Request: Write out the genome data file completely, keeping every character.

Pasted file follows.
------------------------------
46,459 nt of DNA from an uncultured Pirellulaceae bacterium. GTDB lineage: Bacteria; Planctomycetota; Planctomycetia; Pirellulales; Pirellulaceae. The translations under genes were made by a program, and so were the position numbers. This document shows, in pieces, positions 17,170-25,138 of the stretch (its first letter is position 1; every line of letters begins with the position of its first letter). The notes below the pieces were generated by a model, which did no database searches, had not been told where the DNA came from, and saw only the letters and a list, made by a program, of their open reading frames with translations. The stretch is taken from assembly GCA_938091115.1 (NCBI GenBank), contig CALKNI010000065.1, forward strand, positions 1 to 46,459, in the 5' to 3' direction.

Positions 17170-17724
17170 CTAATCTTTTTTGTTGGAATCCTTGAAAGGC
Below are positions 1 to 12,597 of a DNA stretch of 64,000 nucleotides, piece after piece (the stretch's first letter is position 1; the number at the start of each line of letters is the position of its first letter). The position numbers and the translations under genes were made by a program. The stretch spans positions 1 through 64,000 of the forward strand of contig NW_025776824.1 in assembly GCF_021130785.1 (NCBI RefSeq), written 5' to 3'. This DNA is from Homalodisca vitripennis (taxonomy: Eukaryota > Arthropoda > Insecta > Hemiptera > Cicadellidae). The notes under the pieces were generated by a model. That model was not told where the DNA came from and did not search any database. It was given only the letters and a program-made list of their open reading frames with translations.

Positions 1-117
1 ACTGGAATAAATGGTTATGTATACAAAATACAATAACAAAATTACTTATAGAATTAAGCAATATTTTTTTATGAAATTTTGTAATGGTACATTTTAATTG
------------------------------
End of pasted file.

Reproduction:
46,459 nt of DNA from an uncultured Pirellulaceae bacterium. GTDB lineage: Bacteria; Planctomycetota; Planctomycetia; Pirellulales; Pirellulaceae. The translations under genes were made by a program, and so were the position numbers. This document shows, in pieces, positions 17,170-25,138 of the stretch (its first letter is position 1; every line of letters begins with the position of its first letter). The notes below the pieces were generated by a model, which did no database searches, had not been told where the DNA came from, and saw only the letters and a list, made by a program, of their open reading frames with translations. The stretch is taken from assembly GCA_938091115.1 (NCBI GenBank), contig CALKNI010000065.1, forward strand, positions 1 to 46,459, in the 5' to 3' direction.

Positions 17170-17724
17170 CTAATCTTTTTTGTTGGAATCCTTGAAAGGC
Below are positions 1 to 12,597 of a DNA stretch of 64,000 nucleotides, piece after piece (the stretch's first letter is position 1; the number at the start of each line of letters is the position of its first letter). The position numbers and the translations under genes were made by a program. The stretch spans positions 1 through 64,000 of the forward strand of contig NW_025776824.1 in assembly GCF_021130785.1 (NCBI RefSeq), written 5' to 3'. This DNA is from Homalodisca vitripennis (taxonomy: Eukaryota > Arthropoda > Insecta > Hemiptera > Cicadellidae). The notes under the pieces were generated by a model. That model was not told where the DNA came from and did not search any database. It was given only the letters and a program-made list of their open reading frames with translations.

Positions 1-117
1 ACTGGAATAAATGGTTATGTATACAAAATACAATAACAAAATTACTTATAGAATTAAGCAATATTTTTTTATGAAATTTTGTAATGGTACATTTTAATTG